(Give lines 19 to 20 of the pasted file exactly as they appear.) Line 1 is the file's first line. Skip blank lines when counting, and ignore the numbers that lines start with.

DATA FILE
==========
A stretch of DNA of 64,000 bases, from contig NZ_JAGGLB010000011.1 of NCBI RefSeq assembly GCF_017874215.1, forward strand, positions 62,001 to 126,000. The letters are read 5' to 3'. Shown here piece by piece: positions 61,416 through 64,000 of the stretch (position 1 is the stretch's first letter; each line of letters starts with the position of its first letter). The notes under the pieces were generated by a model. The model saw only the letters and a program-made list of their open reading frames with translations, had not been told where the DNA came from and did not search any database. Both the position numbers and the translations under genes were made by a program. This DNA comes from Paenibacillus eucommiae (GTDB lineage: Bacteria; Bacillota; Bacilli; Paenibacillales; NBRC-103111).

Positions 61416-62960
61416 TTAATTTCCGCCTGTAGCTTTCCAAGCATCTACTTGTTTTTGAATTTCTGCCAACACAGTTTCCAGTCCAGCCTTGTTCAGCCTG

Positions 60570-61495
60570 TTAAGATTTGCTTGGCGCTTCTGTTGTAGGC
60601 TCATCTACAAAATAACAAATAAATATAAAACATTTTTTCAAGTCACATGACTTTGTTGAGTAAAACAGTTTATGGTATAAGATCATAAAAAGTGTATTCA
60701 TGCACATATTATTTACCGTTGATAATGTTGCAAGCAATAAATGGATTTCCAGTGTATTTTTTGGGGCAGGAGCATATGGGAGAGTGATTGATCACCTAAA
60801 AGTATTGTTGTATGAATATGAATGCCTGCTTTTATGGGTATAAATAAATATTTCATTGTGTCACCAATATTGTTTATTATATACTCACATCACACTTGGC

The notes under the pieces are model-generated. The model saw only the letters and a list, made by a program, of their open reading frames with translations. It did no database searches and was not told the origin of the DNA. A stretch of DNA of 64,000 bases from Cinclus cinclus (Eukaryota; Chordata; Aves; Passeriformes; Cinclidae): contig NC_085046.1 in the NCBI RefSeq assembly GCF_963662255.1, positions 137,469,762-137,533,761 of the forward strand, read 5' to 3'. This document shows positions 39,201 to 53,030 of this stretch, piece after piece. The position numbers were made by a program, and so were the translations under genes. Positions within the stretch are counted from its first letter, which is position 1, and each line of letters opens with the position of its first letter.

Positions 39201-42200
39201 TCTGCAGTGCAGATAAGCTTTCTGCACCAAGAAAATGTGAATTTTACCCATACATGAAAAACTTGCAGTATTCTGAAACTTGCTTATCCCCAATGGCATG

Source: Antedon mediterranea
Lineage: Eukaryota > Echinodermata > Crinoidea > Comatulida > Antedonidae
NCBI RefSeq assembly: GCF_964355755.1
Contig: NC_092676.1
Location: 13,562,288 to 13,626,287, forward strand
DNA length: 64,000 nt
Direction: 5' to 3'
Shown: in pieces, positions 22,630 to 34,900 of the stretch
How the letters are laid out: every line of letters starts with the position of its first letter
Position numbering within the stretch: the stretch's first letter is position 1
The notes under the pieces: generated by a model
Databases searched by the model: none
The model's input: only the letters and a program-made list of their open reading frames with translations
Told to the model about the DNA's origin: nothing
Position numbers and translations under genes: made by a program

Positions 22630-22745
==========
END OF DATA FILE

Shown: in pieces, positions 22,630 to 34,900 of the stretch
How the letters are laid out: every line of letters starts with the position of its first letter